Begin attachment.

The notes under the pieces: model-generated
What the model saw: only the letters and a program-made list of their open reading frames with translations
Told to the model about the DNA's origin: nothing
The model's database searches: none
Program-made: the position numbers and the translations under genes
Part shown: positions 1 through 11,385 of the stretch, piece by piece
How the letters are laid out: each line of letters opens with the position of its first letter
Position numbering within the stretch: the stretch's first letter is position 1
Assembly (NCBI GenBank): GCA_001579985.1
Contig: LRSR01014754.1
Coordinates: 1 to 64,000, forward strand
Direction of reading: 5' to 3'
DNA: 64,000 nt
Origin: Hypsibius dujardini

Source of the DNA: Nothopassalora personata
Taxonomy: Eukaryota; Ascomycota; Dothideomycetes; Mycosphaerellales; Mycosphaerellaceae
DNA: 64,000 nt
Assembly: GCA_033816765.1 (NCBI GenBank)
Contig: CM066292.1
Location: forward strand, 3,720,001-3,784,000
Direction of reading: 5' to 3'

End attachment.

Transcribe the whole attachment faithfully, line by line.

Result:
The notes under the pieces: model-generated
What the model saw: only the letters and a program-made list of their open reading frames with translations
Told to the model about the DNA's origin: nothing
The model's database searches: none
Program-made: the position numbers and the translations under genes
Part shown: positions 1 through 11,385 of the stretch, piece by piece
How the letters are laid out: each line of letters opens with the position of its first letter
Position numbering within the stretch: the stretch's first letter is position 1
Assembly (NCBI GenBank): GCA_001579985.1
Contig: LRSR01014754.1
Coordinates: 1 to 64,000, forward strand
Direction of reading: 5' to 3'
DNA: 64,000 nt
Origin: Hypsibius dujardini

Source of the DNA: Nothopassalora personata
Taxonomy: Eukaryota; Ascomycota; Dothideomycetes; Mycosphaerellales; Mycosphaerellaceae
DNA: 64,000 nt
Assembly: GCA_033816765.1 (NCBI GenBank)
Contig: CM066292.1
Location: forward strand, 3,720,001-3,784,000
Direction of reading: 5' to 3'